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PostPosted: Sat Apr 14, 2018 11:47 am 
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Hi all,

Having tiled my floors in my flat over old tile I've now just got the kitchen to finish off. This, unlike the rest of the flat has already had a layer of tiles (laid 25yrs ago by PO) over the original tiles. So I'm just removing the top tiles to retile over the bottom tile and found the thinset bed is 12mm (1/2"). Is this too much for 30x30 tiles? I've been tiling 45x45 with 6-8mm (1/4") using a 1/2"x1/2" trowel so am I not using enough?

Also I notice that whilst the thinset on these 25 year old tiles became detached from the substrate with one hit of the hammer and a screwdriver, because the thinset is so thick it essentially came detached for a whole m2 and stayed together as it's own floor and was very very difficult to break the tiles apart (I only want to do it bit by bit so don't want to remove the lot)...so maybe that's why they used so much thinset so as to essentially create their own floor of such mass/strength that the strength of bond of this to the tiles underneath was irrelevant?

Any thoughts on this and should I keep on with how I've been doing it or aspire to increase the amount of thinset I'm using? I know tilign over tiles is not ideal but I don't have skills/time for removal and the kitchen tiles previously tiled over the tile have lasted 25 years in a heavy used kitchen without any problem.

TIA for any responses


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PostPosted: Sat Apr 14, 2018 5:59 pm 
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Thinset is an american term. It's tile adhesive. and no it's not too much. I'd probably use a 15mm notched trowel assuming everything is level.

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PostPosted: Sun Apr 15, 2018 6:58 pm 
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i dont understand your post and photo. are the red tiles the kitchen floor and is that top tilethe finished floor level?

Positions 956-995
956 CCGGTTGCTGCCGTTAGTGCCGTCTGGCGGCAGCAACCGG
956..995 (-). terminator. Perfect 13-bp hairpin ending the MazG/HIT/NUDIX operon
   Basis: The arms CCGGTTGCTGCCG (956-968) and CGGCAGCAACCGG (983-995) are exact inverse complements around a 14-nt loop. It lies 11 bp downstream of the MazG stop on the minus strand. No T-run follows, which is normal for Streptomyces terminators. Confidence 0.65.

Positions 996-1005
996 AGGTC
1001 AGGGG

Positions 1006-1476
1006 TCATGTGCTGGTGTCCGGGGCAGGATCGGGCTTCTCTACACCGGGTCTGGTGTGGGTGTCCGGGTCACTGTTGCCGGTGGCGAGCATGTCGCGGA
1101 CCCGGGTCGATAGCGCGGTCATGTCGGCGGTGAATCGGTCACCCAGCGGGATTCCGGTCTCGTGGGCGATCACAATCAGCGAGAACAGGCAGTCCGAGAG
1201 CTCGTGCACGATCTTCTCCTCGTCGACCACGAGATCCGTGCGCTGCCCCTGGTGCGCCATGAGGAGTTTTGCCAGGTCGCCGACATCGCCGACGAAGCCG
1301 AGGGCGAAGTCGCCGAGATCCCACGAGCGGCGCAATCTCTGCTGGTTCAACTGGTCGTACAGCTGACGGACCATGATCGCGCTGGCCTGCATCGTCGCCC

can you do a photo of the 25mm you are trying to make up?

thinset is not just a adhesive.its the modern go-to cementitious adhesive sometimes called thinset mortar.it comes in powder in bags.and is used in all external or wet area work.
defnitly the adhesive for kitchen floors

mastic adhesive is not cementitious andlike pva glue it can dissolves in water so is only safe to use in dry areas.

just saying but
yeah the name thinsetcomes from america but some uk mfr's and tilesuppliers are now using the name



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PostPosted: Sun Apr 15, 2018 9:21 pm 
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wes56 wrote:
i dont understand your post and photo. are the red tiles the kitchen floor and is that top tilethe finished floor level?
can you do a photo of the 25mm you are trying to make up?

thinset is not just a adhesive.its the modern go-to cementitious adhesive sometimes called thinset mortar.it comes in powder in bags.and is used in all external or wet area work.
defnitly the adhesive for kitchen floors

mastic adhesive is not cementitious andlike pva glue it can dissolves in water so is only safe to use in dry areas.

just saying but
yeah the name thinsetcomes from america but some uk mfr's and tilesuppliers are now using the name


Sorry I didn't explain it that well, firstly the tile adhesive (thinset was in the American videos I watched and as I'm in Spain I don't use the English name much); it's powdered addy with polymer resins suitable for tilign over tiles, flexible and suitable for wet areas.

I've done the whole floor of flat using it in 45x45 standard ceramic tiles (new photo) tiling over level and fixed original tiles (except loose ones which I removed and put mortar in the gap). Used a 12mm trowel for all this as that's what the instructions on addy said and so I have a 6-8mm adhesive bed. Now just the kitchen, the only room already with new red tiles tiled over tile as in photo. Now even I won't have 3 layers of tile down so I removed them and despite being down 25yrs one smash of a hammer on a screwdriver and a huge amount of the tile adhesive bed and tiles detached from floor but was still difficult to get them up as the adhesive bed was so strong and was 12-14mm thick which is twice as much as mine despite teh tiles being smaller (30x30). Photo shows both adhesive bed still down and on tile I ripped up)

So question is for 45x45 tiles is the 6-8mm I did good or is this 12-14mm better (and I assume that would need a 25mm trowel?). As I know tilign over tiles is never a great bond, maybe the extra thick addy creates such a mass that the tiles don't move as has happened with the kitchen the PO did. I know that's not how it's meant to work but if they stay down, they stay down! To finish the kitchen I can't really add height as I don't want a step but I'm trying to learn as much as I can from this project and any mistakes I make as I have other flats to do in future and also I just really enjoy understanding/learnign how things work so appreciate your comments.


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